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Deep, quantitative coverage of the lysine acetylome using novel anti-acetyl-lysine antibodies and an optimized proteomic workflow

Item Type:Article
Title:Deep, quantitative coverage of the lysine acetylome using novel anti-acetyl-lysine antibodies and an optimized proteomic workflow
Creators Name:Svinkina, T. and Gu, H. and Silva, J.C. and Mertins, P. and Qiao, J. and Fereshetian, S. and Jaffe, J.D. and Kuhn, E. and Udeshi, N.D. and Carr, S.A.
Abstract:Introduction of antibodies specific for acetylated lysine has significantly improved the detection of endogenous acetylation sites by mass spectrometry. Here, we describe a new, commercially available mixture of anti-lysine acetylation (Kac) antibodies and show its utility for in-depth profiling of the acetylome. Specifically, seven complementary monoclones with high specificity for Kac were combined into a final anti-Kac reagent which results in at least a twofold increase in identification of Kac peptides over a commonly used Kac antibody. We outline optimal antibody usage conditions, effective offline basic reversed phase separation, and use of state-of-the-art LC-MS technology for achieving unprecedented coverage of the acetylome. The methods were applied to quantify acetylation sites in suberoylanilide hydroxamic acid-treated Jurkat cells. Over 10,000 Kac peptides from over 3000 Kac proteins were quantified from a single stable isotope labeling by amino acids in cell culture labeled sample using 7.5 mg of peptide input per state. This constitutes the deepest coverage of acetylation sites in quantitative experiments obtained to-date. The approach was also applied to breast tumor xenograft samples using isobaric mass tag labeling of peptides (iTRAQ4, TMT6 and TMT10-plex reagents) for quantification. Greater than 6700 Kac peptides from over 2300 Kac proteins were quantified using 1 mg of tumor protein per iTRAQ 4-plex channel. The novel reagents and methods we describe here enable quantitative, global acetylome analyses with depth and sensitivity approaching that obtained for other well-studied post-translational modifications such as phosphorylation and ubiquitylation, and should have widespread application in biological and clinical studies employing mass spectrometry-based proteomics.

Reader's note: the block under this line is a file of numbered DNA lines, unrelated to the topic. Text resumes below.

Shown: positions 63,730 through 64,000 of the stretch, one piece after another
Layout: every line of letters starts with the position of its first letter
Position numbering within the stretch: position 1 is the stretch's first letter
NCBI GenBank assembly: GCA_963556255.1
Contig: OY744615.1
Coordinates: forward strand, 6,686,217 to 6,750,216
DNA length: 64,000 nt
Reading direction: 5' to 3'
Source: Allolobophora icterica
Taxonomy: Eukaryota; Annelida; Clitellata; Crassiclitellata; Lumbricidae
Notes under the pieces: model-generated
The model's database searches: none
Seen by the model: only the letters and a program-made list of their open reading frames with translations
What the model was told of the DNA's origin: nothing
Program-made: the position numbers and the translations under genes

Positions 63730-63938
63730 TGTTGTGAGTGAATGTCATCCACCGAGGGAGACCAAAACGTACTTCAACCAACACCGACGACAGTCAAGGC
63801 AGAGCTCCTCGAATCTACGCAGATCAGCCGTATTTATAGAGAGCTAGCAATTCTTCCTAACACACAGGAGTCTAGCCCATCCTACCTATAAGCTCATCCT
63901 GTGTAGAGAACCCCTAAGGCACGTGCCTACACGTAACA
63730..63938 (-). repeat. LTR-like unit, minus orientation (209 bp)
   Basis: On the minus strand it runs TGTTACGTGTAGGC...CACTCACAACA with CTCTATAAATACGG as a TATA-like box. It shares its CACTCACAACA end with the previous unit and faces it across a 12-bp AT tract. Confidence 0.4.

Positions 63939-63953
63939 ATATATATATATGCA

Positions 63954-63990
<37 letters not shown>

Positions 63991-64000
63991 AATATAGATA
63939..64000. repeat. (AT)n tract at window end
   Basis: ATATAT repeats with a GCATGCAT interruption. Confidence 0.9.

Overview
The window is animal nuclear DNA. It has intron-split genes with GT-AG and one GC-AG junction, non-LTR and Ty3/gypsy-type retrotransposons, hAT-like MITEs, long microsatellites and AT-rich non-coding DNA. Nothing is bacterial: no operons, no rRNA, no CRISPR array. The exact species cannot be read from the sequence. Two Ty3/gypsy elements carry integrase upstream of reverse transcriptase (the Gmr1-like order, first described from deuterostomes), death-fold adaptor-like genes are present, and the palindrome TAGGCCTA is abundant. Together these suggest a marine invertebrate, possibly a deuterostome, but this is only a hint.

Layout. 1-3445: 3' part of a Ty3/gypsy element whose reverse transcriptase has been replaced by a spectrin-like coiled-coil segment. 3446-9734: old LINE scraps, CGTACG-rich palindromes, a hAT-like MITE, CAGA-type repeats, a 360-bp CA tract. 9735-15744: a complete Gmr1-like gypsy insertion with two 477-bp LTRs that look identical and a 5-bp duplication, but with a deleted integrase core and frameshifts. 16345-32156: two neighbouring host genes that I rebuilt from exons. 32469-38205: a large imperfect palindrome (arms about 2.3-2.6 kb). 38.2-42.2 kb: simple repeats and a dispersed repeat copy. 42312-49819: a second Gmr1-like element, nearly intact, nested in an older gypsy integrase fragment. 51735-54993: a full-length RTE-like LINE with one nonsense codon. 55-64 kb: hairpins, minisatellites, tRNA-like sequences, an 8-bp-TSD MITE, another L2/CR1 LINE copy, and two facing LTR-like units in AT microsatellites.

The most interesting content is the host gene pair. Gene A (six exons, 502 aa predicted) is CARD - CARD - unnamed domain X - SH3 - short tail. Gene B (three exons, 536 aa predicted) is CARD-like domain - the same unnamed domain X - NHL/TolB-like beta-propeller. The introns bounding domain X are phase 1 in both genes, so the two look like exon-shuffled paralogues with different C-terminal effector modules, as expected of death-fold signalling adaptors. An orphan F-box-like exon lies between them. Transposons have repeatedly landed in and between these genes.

Keywords:Acetylation, Experimental Mammary Neoplasms, Jurkat Cells, Liver, Lysine, Mass Spectrometry, Monoclonal Antibodies, Post-Translational Protein Processing, Proteomics, Workflow, Animals, Mice
Source:Molecular & Cellular Proteomics
ISSN:1535-9476
Publisher:American Society for Biochemistry and Molecular Biology (U.S.A.)
Volume:14
Number:9
Page Range:2429-2440
Date:1 September 2015
Official Publication:https://doi.org/10.1074/mcp.O114.047555
PubMed:View item in PubMed

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